from The American Heritage® Dictionary of the English Language, 4th Edition

  • n. The alimentary canal or a portion thereof, especially the intestine or stomach.
  • n. The embryonic digestive tube, consisting of the foregut, the midgut, and the hindgut.
  • n. The bowels; entrails; viscera.
  • n. Slang Innermost emotional or visceral response: She felt in her gut that he was guilty.
  • n. Slang The essential components or inner working parts: "The best part of a good car . . . is its guts” ( Leigh Allison Wilson).
  • n. Slang Courage; fortitude.
  • n. Slang Nerve; audacity.
  • n. Slang A gut course.
  • n. A thin, tough cord made from the intestines of animals, usually sheep, used as strings for musical instruments or as surgical sutures.
  • n. A narrow passage or channel.
  • n. Fibrous material taken from the silk gland of a silkworm before it spins a cocoon, used for fishing tackle.
  • transitive v. To remove the intestines or entrails of; eviscerate.
  • transitive v. To extract essential or major parts of: gut a manuscript.
  • transitive v. To destroy the interior of: Fire gutted the house.
  • transitive v. To reduce or destroy the effectiveness of: A stipulation added at the last minute gutted the ordinance.
  • adj. Slang Arousing or involving basic emotions; visceral: "Conservationism is a gut issue in the West” ( Saturday Review).
  • idiom gut it out Slang To show pluck and perseverance in the face of opposition or adversity.

from Wiktionary, Creative Commons Attribution/Share-Alike License

  • n. The alimentary canal, especially the intestine.
  • n. The abdomen of a person, especially one that is enlarged
  • n. The intestines of an animal used to make strings of a tennis racket or violin, etc.
  • n. A person's emotional, visceral self.
  • n. this sense?) Any small internal organs.
  • n. The essential, core parts.
  • n. Ability and will to face up to adversity or unpleasantness.
  • n. A gut course
  • v. To eviscerate.
  • v. To remove or destroy the most important parts of.
  • adj. Made of gut, e.g., a violin with gut strings
  • adj. Instinctive, e.g., a gut reaction

from the GNU version of the Collaborative International Dictionary of English

  • n. A narrow passage of water.
  • n. An intenstine; a bowel; the whole alimentary canal; the enteron; (pl.) bowels; entrails.
  • n. One of the prepared entrails of an animal, esp. of a sheep, used for various purposes. See Catgut.
  • n. The sac of silk taken from a silkworm (when ready to spin its cocoon), for the purpose of drawing it out into a thread. This, when dry, is exceedingly strong, and is used as the snood of a fish line.
  • transitive v. To take out the bowels from; to eviscerate.
  • transitive v. To plunder of contents; to destroy or remove the interior or contents of.

from The Century Dictionary and Cyclopedia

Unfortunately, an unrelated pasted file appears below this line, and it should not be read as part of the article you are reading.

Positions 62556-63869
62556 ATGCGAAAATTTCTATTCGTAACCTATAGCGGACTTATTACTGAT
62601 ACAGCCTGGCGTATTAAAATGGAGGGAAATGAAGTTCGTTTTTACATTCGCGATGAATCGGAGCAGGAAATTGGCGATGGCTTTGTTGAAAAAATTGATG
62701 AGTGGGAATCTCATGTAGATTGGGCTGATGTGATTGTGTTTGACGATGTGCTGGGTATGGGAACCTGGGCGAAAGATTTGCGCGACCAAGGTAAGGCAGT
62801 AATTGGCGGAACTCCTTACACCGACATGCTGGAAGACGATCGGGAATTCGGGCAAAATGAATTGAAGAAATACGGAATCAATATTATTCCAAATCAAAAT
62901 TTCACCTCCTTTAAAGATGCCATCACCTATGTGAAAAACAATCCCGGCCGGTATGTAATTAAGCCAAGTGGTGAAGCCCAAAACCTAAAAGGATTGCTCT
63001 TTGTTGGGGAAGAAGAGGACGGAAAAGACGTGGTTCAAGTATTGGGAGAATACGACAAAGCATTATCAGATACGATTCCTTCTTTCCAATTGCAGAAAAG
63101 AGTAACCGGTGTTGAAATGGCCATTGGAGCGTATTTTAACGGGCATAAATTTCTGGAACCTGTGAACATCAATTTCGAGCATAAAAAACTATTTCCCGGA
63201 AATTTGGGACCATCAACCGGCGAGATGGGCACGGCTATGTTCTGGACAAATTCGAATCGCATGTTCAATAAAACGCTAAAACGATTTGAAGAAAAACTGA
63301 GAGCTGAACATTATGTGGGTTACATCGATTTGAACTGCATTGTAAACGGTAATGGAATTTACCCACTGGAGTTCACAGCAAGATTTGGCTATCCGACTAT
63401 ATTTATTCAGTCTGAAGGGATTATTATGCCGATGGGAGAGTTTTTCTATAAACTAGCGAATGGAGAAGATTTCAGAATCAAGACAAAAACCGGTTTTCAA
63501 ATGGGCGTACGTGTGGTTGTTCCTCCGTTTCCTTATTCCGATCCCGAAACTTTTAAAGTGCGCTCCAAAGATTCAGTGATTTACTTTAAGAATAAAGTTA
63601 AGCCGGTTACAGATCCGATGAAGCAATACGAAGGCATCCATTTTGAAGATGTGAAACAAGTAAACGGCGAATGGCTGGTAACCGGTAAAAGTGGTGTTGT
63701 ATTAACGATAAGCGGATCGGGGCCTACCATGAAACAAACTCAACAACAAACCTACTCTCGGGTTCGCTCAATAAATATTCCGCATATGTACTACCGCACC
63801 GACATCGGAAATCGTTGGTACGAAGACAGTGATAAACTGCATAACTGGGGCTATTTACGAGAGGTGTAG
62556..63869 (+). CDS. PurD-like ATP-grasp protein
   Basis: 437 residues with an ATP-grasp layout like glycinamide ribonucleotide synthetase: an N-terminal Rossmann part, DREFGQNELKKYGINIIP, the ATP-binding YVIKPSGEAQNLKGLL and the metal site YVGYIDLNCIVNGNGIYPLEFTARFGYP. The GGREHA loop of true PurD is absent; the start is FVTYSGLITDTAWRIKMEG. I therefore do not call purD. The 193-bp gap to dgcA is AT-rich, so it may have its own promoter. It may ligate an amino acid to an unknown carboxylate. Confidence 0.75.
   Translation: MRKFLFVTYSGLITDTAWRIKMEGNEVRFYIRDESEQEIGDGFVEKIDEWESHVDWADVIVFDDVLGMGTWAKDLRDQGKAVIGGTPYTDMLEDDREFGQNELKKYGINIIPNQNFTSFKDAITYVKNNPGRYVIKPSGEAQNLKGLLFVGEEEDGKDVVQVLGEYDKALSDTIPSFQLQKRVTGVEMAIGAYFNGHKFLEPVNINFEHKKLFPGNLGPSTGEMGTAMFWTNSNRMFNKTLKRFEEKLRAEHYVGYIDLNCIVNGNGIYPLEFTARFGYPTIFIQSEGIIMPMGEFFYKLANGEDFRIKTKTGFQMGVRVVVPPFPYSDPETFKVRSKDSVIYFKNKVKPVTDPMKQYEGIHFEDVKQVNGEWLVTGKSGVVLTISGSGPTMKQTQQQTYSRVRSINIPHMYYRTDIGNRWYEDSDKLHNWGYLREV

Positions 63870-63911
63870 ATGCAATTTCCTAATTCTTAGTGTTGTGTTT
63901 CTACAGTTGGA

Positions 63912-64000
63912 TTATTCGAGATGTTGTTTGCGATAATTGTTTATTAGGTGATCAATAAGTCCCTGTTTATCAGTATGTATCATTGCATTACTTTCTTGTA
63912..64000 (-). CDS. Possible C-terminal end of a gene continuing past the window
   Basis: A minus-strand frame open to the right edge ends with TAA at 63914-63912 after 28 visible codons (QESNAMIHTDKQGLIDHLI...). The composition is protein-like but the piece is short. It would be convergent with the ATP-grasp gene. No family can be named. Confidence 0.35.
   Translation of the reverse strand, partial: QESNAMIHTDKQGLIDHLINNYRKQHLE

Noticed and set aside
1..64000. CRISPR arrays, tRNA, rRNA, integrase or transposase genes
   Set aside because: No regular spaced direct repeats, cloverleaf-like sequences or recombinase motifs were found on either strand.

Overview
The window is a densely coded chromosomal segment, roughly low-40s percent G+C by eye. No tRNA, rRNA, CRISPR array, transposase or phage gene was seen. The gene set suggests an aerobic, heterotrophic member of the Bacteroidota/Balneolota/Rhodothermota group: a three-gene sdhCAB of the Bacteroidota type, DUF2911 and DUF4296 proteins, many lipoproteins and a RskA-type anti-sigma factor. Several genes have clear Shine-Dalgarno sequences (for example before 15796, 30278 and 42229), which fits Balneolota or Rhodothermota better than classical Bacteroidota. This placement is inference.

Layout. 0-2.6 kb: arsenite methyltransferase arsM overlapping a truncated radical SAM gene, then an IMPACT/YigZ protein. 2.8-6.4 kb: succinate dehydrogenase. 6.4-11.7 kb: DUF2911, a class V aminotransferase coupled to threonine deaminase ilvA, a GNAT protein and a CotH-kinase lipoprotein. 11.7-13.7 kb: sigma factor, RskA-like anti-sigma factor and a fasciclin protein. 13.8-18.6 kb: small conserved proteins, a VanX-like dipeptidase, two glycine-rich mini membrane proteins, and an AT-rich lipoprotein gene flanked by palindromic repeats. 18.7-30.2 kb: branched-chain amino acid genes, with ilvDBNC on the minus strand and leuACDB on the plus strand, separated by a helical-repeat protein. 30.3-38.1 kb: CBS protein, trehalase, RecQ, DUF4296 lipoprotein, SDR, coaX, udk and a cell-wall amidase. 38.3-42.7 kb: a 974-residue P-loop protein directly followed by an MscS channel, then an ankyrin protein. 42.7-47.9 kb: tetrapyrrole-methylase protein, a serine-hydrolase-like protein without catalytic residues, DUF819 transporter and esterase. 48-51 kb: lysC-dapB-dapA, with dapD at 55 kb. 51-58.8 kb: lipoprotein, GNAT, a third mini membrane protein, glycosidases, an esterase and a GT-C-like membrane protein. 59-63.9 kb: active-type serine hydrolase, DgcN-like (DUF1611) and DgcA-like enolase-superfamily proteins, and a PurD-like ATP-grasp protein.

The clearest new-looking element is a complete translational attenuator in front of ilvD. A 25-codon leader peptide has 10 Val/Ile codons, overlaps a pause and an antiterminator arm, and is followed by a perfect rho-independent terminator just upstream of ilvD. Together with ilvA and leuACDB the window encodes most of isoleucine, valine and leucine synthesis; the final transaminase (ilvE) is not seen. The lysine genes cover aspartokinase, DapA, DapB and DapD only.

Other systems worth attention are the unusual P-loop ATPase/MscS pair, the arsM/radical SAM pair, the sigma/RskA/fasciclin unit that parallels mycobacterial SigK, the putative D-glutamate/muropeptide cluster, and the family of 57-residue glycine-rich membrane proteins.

• To take out the entrails of; disembowel; eviscerate.
  • To plunder of contents; destroy or strip the interior of: as, the burglars gutted the store.
  • n. Either the whole or a distinct division of that part of the alimentary canal of an animal which extends from the stomach to the anus; the intestinal canal, or any part of it; an intestine: as, the large gut; the small gut; the blind gut, or cæcum.
  • n. In the plural, the bowels; the whole mass formed by the natural convolutions of the intestinal canal in the abdomen.
  • n. In biology, the whole intestinal tube, alimentary canal, or digestive tract; the enteric tube, from mouth to anus. See enteron, stomodæum, proctodæum.
  • n. The whole digestive system; the viscera; the entrails in general: commonly in the plural.
  • n. The substance forming the case of the intestine; intestinal tissue or fiber: as, sheep's gut; calf-gut.
  • n. A preparation of the intestines of an animal used for various purposes, as for the strings of a violin, or, in angling, for the snood or leader to which the hook or lure is attached.
  • n. A narrow passage; particularly, a narrow channel of water; a strait; a long narrow inlet.

from WordNet 3.0 Copyright 2006 by Princeton University. All rights reserved.

  • n. a strong cord made from the intestines of sheep and used in surgery
  • n. the part of the alimentary canal between the stomach and the anus
  • v. empty completely; destroy the inside of
  • n. a narrow channel or strait
  • v. remove the guts of


from The American Heritage® Dictionary of the English Language, 4th Edition

From Middle English guttes, entrails, from Old English guttas; see gheu- in Indo-European roots.

from Wiktionary, Creative Commons Attribution/Share-Alike License

From Middle English gut, gutte, gotte, from Old English gutt (usually in plural guttas ("guts, entrails")), from Proto-Germanic *gut-, from Proto-Indo-European *gʰeud- (“to pour”). Related to English gote ("drain"), Old English ġēotan ("to pour"). More at gote, yote.



Log in or sign up to get involved in the conversation. It's quick and easy.